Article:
Availability of qualified staff to perform EmONC services

The provision of health services depend to a large extent, on the availability of both human resources and properly equipped health facilities. The study found that there was limited supply of human resources in all visited health facilities, particularly for the higher cadres, in relation to Zanzibar minimum staff requirements For example, at MMNH there was a 50 % gap between the planned versus actual number of medical doctors. The met need for nurses (excluding midwives) was only 22.7 %. However, the planned need of midwives surpassed the required number in most of the visited health facilities. At district level, the human resource situation was similar to that in Mnazi Mmoja Hospital. Medical doctors and general surgeons were not available at any of the district hospitals where six are required by policy. Obstretrician-Gynecologists were only available 33.3 % of staffing establishment at the time of the survey. With regard to the availability of trained AMOs, the study found that only 10.0 % of the AMOs and 11.1 % of anesthesiologists were available at PHCCs. There was also insufficient numbers of the most important cadres to perform duties at PHCU+ level. At private hospitals the availability of human resources was quite similar with exception of greater availability of MDs and Anesthesiologists (MD).

Infrastructure, communication, drugs, equipment, and supplies

The survey team inspected the infrastructure of 35 health facilities offering delivery services to see if they were convenient for both staff and patients. Overall, 91 % (32/35) of the facilities had good infrastructure and nearly all had sufficient light source to perform tasks during the day and night. More than 85 % of health facilities’ toilets were in good condition and well-functioning. Water was available in 86 % (30/35) of the visited facilities offering delivery services. Privacy was well guaranteed with presence of curtains in 86 % (30/35) of facilities.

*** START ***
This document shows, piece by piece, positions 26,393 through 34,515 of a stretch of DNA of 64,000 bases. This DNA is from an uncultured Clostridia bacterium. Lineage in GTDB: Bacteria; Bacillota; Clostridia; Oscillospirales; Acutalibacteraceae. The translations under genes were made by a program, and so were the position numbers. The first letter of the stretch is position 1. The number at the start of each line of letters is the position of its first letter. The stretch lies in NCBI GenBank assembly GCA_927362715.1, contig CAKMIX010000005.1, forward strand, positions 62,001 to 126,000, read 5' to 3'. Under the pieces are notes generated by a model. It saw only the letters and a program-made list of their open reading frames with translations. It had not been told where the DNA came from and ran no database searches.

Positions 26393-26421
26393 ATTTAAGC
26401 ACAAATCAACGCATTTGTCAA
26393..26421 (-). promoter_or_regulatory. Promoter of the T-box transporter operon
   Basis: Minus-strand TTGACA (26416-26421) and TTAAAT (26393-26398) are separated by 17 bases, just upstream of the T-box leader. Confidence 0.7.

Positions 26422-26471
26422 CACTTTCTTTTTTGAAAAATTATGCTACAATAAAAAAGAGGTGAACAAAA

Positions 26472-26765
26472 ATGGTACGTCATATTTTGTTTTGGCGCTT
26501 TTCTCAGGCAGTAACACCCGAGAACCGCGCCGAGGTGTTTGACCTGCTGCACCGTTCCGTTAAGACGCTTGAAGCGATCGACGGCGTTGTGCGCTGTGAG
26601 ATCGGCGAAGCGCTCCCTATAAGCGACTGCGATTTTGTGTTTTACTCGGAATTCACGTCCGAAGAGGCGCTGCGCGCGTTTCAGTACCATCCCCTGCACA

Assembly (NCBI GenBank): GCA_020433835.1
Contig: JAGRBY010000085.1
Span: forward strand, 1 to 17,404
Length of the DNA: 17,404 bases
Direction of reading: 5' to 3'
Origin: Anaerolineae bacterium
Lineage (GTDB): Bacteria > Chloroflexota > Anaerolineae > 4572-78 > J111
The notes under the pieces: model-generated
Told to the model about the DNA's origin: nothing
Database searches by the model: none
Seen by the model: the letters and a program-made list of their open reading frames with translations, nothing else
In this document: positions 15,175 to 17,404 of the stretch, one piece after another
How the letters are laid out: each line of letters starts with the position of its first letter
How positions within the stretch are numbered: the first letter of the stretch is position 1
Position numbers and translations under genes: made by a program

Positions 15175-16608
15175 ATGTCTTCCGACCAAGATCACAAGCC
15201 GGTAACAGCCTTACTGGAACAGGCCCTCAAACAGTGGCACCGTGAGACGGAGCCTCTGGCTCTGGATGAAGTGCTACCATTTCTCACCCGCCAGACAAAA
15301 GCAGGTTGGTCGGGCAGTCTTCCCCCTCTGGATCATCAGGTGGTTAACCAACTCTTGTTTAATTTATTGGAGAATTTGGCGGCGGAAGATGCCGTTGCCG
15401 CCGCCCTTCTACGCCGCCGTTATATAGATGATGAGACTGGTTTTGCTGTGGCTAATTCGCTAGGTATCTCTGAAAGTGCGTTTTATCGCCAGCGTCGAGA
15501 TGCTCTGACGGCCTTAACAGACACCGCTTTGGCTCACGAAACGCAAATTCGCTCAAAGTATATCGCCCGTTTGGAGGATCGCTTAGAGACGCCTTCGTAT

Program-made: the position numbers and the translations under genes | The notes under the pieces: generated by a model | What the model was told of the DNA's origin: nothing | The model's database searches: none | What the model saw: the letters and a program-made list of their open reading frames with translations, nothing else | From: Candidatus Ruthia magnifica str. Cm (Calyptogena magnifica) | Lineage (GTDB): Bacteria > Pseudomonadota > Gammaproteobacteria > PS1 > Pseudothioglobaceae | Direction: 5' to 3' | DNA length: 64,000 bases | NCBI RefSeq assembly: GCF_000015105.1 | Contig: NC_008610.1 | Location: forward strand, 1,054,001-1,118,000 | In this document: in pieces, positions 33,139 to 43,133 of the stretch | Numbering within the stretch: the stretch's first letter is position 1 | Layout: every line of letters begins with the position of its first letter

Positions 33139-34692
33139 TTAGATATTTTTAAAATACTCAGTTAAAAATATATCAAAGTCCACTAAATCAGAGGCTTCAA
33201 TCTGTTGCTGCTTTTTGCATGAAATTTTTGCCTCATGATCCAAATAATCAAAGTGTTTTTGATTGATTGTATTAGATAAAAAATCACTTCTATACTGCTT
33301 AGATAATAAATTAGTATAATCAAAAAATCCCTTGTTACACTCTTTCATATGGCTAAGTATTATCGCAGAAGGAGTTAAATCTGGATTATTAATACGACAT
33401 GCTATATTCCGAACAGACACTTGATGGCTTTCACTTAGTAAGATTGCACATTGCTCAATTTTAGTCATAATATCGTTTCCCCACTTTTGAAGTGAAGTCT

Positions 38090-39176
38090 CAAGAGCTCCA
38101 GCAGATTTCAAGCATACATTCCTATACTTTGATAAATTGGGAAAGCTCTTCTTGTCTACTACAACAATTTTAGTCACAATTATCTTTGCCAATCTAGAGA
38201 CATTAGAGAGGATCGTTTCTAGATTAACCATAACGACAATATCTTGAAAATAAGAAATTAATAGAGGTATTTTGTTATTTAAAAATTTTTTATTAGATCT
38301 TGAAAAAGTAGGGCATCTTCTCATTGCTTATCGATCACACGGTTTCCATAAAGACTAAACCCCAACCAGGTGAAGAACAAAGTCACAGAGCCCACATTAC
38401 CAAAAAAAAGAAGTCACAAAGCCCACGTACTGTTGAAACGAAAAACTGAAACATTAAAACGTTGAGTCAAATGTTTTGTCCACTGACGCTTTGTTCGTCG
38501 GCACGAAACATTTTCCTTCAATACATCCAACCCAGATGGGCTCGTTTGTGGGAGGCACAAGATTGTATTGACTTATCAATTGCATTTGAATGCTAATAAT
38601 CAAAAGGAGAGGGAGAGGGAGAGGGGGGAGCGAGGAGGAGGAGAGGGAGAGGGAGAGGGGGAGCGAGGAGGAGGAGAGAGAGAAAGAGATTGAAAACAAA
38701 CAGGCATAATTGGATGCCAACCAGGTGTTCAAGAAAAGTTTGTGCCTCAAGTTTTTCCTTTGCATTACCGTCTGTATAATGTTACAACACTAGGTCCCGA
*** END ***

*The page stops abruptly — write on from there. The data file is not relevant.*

With regard to communication, the study found that 30.4 % (24/79) of all the visited health facilities had a functional mobile phone owned by the facility. Every health facility had individual health providers who had personal, functional mobile phones and 78.5 % (62/79) of the staffs used their own mobile phones to refer patients to the next level of care.

Oxytocics and prostaglandins drugs were available at 39 % (31/79) of all health facilities visited. Among those facilities reported to have oxytocics and prostaglandins, oxytocin was highly available at 90 % (28/31) followed by misoprostol at 71 % (22/31). Anticonvulsants drugs were available at 43 % (34/79) in visited health facilities.

Overall, general equipment and supplies needed for labor and delivery services were available at 60 % (21/35) of facilities offering delivery services. Fetal stethoscope and kidney basins were equally available at 97.1 % (34/35). The supplies which were reasonably found in all health facilities offering delivery services included: IV cannulae 71.4 % (25/35), clinical oral thermometer 68.6 % (24/35), suture needles/suture materials 65.7 % (23/35) and examination table 77.1 % (27/35). Labor/delivery tables with and without stirrups were available at 45.7 % (16/35). Partographs were available at 51.4 % (18/35) while adult ventilator bags and mask were available at 25.7 % (9/35). Ultrasounds were available at 23 % (8/35).

Discussion

For every 500,000 population, the minimum acceptable level is five EmONC facilities with at least one of which provides comprehensive care [22]. This study has shown that the minimum acceptable level of EmONC services in Zanzibar overall has been met, although, urban district facilities are overloaded with deliveries which poses rising concerns regarding ability to provide high quality care. While the minimum has been met overall, distribution of facilities is not equitable. The assessment revealed that there was a gap of 50 % of EmONC facilities in Unguja, while Pemba zone surpassed the minimum by 40 %. Most of the CEmONC services were largely found in the urban districts, raising concern about accessibility for some parts of the islands. Similar findings have been reported in other low-income countries [18, 24]. Furthermore, in some situations where the population is widely dispersed and travel is difficult; EmONC facilities will likely need to exceed the minimum acceptable level for more equitable geographic distribution [22].